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After decades with no traditional burns, Noongar Elders return to Denmark forest

Emma Ruben -

After a decades without a burning involving the Noongar people, the Shire of Denmark has seen their first Elder-led Noongar burn.

The burning was part of a cross-cultural collaboration by the University of Western Australia and the Walking Together project.

The project aims to build on the knowledge of conservation biologists and Noongar Elders to inform contemporary management of the unique biodiversity and cultural assets of south Western Australia.

The burn in Denmark was led by PhD candidate Ursula Rodrigues after it became the focal point of her honours project.

Noongar Elders Carol Pettersen, Aden Eades, Averil Dean, Ezzard Flowers, Lester Coyne, Lynnette Knapp and Treasy Woods participated in the burning.

Rodrigues said this project felt natural after studying a Indigenous studies and natural resource management.

"I naturally felt that in my education...the teaching was not keeping up with the rhetoric that we were having about managing land, and whose land it is to manage, and whose right it is to manage," she said.

"Especially in the south-west region which is so biodiverse and really really unique from a biodiversity perspective but also has a really long history of being managed my Noongar people.

"So we spent a week in the bush down here in the great southern and that sort of changed my perspective a lot and opened my eyes to what was possible and what was being excluded."

A member of the Denmark fire service passes the matches to Aunty Carol Petersen to begin the burn. Photo: Shire of Denmark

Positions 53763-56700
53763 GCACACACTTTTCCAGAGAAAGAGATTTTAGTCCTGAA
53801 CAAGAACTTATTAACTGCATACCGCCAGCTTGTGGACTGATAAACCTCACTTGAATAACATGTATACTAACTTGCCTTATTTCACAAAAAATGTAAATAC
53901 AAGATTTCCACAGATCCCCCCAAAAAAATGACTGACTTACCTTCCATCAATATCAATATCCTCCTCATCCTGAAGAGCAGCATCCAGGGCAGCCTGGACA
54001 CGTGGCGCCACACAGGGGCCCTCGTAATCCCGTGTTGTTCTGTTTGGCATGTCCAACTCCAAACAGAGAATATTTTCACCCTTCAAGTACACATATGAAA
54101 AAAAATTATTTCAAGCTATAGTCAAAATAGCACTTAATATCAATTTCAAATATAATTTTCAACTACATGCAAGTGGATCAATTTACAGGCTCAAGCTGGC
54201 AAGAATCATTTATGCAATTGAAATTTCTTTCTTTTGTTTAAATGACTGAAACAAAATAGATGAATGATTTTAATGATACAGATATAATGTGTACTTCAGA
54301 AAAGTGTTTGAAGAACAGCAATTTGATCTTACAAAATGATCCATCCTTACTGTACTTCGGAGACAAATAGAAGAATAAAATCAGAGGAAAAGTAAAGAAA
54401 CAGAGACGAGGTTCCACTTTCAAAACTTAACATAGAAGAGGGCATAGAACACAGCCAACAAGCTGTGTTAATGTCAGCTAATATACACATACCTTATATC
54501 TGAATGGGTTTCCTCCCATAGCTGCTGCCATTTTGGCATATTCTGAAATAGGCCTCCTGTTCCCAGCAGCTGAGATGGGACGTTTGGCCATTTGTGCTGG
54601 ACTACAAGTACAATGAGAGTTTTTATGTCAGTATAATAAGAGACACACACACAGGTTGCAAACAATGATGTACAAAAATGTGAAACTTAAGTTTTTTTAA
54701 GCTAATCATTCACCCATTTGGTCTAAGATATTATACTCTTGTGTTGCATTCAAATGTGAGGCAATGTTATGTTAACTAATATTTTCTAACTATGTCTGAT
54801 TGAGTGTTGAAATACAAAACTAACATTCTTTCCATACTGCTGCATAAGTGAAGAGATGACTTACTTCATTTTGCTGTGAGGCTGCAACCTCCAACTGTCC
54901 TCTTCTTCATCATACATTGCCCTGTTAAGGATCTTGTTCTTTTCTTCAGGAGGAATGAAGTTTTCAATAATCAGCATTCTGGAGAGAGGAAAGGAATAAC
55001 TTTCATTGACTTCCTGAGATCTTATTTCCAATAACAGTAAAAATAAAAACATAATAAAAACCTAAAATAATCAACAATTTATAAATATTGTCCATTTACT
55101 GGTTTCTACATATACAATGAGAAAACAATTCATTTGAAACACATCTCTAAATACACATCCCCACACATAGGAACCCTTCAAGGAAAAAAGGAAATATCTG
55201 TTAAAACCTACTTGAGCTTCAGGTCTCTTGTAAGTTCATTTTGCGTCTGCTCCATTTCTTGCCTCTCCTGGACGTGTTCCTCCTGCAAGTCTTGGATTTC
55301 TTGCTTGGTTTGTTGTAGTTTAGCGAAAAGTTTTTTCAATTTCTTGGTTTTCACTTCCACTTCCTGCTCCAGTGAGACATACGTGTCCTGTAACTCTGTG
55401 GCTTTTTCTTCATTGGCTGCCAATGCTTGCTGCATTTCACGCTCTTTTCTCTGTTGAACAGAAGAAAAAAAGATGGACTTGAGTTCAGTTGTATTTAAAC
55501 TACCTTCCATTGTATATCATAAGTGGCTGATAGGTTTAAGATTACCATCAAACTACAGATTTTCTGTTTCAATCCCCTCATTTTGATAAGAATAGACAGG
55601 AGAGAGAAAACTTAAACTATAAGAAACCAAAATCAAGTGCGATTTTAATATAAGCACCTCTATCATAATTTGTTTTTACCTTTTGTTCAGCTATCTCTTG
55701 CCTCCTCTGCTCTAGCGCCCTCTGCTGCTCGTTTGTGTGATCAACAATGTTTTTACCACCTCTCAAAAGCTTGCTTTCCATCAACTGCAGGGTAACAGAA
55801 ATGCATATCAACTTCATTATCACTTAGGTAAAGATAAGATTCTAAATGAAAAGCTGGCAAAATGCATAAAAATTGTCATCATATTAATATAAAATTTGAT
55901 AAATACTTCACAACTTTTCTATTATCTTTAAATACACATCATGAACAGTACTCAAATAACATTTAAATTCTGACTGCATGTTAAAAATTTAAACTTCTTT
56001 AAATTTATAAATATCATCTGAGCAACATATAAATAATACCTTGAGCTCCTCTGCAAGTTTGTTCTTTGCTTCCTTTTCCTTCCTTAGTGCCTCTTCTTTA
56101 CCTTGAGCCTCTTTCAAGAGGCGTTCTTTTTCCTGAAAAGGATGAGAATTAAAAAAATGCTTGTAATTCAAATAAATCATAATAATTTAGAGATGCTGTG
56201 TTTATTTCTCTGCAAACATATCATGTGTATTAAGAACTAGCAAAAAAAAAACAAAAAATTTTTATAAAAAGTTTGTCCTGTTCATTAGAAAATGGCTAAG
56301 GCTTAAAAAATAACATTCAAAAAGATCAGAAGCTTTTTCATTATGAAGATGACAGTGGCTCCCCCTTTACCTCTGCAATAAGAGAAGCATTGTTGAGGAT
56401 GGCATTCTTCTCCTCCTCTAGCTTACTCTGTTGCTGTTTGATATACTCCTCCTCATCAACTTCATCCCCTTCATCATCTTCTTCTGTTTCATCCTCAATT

Noongar Elder Aunty Carol Pettersen said their focus as Elders is on the health of the land.

"The fire is only a tool and that's how we feel, that we listened to the land and respond to those natural messages that come through, it's like a sub-conscious," she said.

"The fire is just a tool and for the health and the needs of the land to stay healthy, it's a trigger for our obligation to truly care for the land."

Aunty Carol said what underpins their way of burning is looking at what is the best way to work with nature.

"So when we look at fire and we do patch burning, that's all about providing shelter or ensuring that we provide shelter and food for the animals," she said.

"When we look at what happened in Victoria at all those animals that died, for those who survived there was nothing left for them to eat.

"So our cultural burning provides those patches so that the animals including a tiny beetle, can blow in the wind.

"Prior to all these wild bushfires, we were never afraid of fire. Fire was a friend, fire was our tool, fire was our medicine, fire had a spiritual energy to it."

After decades without a cultural burning, Aunty Carol said she hopes it doesn't take just as long for the next one.

"It's wonderful that it's now a national conversation, it's wonderful that the conversation has seeped down to a local level, " she said.

"For us it has been a yearning. It's been a yearning to want to do something to heal the land because we could hear the crying was a sense of powerlessness.

"But on that day, they gave me a box of matches and said you light the fire...and it was a very emotional feeling.

"I didn't see any people, I didn't feel any people around me. What I felt was connection with nature and culture once again."

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